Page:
We show that finding finite Herbrand models for a restricted class of first-order clauses is ExpTime-complete. A Herbrand model is called finite if it interprets all predicates by finite subsets of the Herbrand universe. The restricted class of clauses consists of anti-Horn clauses with monadic predicates and terms constructed over unary function symbols and constants. The decision procedure can be used as a new goal-oriented algorithm to solve linear language equations and unification problems in the description logic \(\mathcal{FL}_0\). The new algorithm has only worst-case exponential runtime, in contrast to the previous one which was even best-case exponential.


Decision Procedure Description Logic Replacement Sequence Tree Automaton Unary Predicate 
These keywords were added by machine and not by the authors. This process is experimental and the keywords may be updated as the learning algorithm improves.


Unable to display preview. Download preview PDF.

Unable to display preview. Download preview PDF.


  1. 1.
    Baader, F., Narendran, P.: Unification of concept terms in description logics. J. Symb. Comput. 31(3), 277–305 (2001)MathSciNetzbMATHCrossRefGoogle Scholar
  2. 2.
    Baumgartner, P., Fuchs, A., de Nivelle, H., Tinelli, C.: Computing finite models by reduction to function-free clause logic. J. Appl. Log. 7(1), 58–74 (2009)MathSciNetzbMATHCrossRefGoogle Scholar
  3. 3.
    Birget, J.: State-complexity of finite-state devices, state compressibility and incompressibility. Math. Syst. Theory 26(3), 237–269 (1993)MathSciNetzbMATHCrossRefGoogle Scholar
  4. 4.
    Borgwardt, S., Morawska, B.: Finding finite Herbrand models. LTCS-Report 11-04, TU Dresden (2011),
  5. 5.
    Chandra, A.K., Kozen, D.C., Stockmeyer, L.J.: Alternation. J. ACM 28(1), 114–133 (1981)MathSciNetzbMATHCrossRefGoogle Scholar
  6. 6.
    Comon, H., Dauchet, M., Gilleron, R., Löding, C., Jacquemard, F., Lugiez, D., Tison, S., Tommasi, M.: Tree automata techniques and applications (2007),
  7. 7.
    Dreben, B., Goldfarb, W.D.: The Decision Problem: Solvable Classes of Quantificational Formulas. Addison-Wesley (1979)Google Scholar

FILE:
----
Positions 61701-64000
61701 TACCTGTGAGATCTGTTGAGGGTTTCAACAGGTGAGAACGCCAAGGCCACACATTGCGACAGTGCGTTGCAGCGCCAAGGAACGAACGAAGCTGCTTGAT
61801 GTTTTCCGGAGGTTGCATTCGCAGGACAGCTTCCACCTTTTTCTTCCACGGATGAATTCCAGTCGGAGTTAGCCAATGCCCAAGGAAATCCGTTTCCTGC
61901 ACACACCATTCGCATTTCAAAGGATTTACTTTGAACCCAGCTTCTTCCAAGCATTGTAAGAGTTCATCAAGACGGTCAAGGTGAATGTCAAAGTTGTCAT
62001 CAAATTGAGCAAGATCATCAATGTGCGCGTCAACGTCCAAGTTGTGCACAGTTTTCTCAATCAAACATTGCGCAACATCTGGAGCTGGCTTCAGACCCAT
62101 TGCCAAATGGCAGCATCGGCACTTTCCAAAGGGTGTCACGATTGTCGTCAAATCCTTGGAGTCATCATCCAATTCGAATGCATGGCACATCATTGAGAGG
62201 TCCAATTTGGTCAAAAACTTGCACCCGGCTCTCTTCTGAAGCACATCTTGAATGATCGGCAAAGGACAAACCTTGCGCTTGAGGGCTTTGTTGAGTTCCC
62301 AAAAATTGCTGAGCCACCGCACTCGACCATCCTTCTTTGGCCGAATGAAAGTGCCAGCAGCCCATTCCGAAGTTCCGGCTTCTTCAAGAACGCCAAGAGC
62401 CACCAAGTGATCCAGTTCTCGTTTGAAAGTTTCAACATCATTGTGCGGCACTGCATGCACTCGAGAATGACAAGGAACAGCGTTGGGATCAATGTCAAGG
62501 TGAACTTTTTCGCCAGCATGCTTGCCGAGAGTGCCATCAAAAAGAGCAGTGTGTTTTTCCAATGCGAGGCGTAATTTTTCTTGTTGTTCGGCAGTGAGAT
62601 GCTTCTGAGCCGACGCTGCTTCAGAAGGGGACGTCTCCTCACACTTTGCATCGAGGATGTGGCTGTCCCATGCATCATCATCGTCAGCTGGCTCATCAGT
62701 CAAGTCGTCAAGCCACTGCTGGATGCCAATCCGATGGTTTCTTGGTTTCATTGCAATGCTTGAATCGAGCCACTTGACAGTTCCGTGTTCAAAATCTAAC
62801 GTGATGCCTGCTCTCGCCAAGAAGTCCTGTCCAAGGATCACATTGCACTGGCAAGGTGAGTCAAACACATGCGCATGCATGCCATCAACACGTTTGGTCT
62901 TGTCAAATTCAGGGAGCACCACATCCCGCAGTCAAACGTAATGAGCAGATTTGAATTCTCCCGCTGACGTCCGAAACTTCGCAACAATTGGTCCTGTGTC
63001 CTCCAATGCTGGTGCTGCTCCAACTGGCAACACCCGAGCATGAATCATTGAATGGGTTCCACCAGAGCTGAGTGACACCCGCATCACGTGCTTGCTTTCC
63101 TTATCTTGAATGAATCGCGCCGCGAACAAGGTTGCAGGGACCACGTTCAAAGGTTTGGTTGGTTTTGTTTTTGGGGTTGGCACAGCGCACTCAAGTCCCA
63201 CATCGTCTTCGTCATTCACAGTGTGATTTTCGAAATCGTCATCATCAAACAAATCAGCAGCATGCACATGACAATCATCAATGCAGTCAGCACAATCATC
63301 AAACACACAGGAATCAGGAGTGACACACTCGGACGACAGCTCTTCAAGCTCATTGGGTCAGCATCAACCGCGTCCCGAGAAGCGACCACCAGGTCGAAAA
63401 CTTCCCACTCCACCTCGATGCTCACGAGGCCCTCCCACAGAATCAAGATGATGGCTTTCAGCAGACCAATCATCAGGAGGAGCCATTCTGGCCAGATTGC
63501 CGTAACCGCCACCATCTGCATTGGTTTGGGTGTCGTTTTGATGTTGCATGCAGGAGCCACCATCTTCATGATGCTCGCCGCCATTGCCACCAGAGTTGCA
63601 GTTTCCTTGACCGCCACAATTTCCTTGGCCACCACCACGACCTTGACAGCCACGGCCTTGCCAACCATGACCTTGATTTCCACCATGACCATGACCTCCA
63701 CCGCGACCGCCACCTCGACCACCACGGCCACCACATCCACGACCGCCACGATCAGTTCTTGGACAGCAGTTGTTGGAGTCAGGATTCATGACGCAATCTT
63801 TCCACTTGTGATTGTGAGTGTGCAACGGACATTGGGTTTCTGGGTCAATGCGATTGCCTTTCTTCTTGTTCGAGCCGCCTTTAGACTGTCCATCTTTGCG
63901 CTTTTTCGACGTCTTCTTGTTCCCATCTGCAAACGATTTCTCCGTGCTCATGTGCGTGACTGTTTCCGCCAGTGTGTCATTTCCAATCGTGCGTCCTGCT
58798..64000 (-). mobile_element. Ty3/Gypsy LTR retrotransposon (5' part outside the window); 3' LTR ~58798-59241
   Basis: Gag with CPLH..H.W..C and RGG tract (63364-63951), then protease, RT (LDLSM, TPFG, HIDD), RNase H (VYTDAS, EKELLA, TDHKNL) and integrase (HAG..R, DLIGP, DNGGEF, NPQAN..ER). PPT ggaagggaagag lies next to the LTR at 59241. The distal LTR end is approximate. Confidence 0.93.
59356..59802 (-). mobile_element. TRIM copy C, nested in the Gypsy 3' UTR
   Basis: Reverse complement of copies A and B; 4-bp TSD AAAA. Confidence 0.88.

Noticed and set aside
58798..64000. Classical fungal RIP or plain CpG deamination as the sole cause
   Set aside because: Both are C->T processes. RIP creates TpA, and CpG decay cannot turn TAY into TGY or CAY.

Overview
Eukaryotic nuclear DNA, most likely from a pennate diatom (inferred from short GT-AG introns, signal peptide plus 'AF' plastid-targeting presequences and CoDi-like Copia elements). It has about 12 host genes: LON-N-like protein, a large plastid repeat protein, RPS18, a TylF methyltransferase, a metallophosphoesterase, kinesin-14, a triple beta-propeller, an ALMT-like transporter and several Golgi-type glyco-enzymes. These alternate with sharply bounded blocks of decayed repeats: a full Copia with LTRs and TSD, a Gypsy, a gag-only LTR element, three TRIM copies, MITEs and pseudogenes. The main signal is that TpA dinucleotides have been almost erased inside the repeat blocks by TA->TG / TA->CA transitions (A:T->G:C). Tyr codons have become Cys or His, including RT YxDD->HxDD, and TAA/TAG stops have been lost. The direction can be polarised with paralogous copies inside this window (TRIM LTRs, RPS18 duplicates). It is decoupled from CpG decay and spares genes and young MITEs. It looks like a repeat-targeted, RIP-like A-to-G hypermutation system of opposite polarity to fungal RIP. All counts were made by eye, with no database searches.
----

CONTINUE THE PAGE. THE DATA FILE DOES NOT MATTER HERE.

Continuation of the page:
8. 8.
    Joyner Jr., W.H.: Resolution strategies as decision procedures. J. ACM 23(3), 398–417 (1976)MathSciNetzbMATHCrossRefGoogle Scholar
  9. 9.
    Ladner, R.E., Lipton, R.J., Stockmeyer, L.J.: Alternating pushdown and stack automata. SIAM J. Comput. 13(1), 135–155 (1984)MathSciNetzbMATHCrossRefGoogle Scholar
  10. 10.
    Leitsch, A.: The Resolution Calculus. Springer, Heidelberg (1997)zbMATHCrossRefGoogle Scholar
  11. 11.
    Peltier, N.: Model building with ordered resolution: Extracting models from saturated clause sets. J. Symb. Comput. 36(1-2), 5–48 (2003)MathSciNetzbMATHCrossRefGoogle Scholar
  12. 12.
    Petri, C.A.: Kommunikation mit Automaten. Ph.D. thesis, Uni Bonn (1962)Google Scholar
  13. 13.
    Reisig, W.: Petri Nets: An Introduction. Springer, Heidelberg (1985)zbMATHGoogle Scholar
  14. 14.
    Slutzki, G.: Alternating tree automata. Theor. Comput. Sci. 41, 305–318 (1985)MathSciNetzbMATHCrossRefGoogle Scholar
  15. 15.
    Vardi, M.Y., Wolper, P.: Automata theoretic techniques for modal logics of programs (extended abstract). In: Proc. STOC 1984, pp. 446–456. ACM (1984)Google Scholar
  16. 16.
    Zhang, J.: Constructing finite algebras with FALCON. J. Autom. Reasoning 17, 1–22 (1996)CrossRefGoogle Scholar

Copyright information

© Springer-Verlag Berlin Heidelberg 2012

Authors and Affiliations

  • Stefan Borgwardt
    • 1
  • Barbara Morawska
    • 1
  1. 1.Theoretical Computer ScienceTU DresdenGermany

Personalised recommendations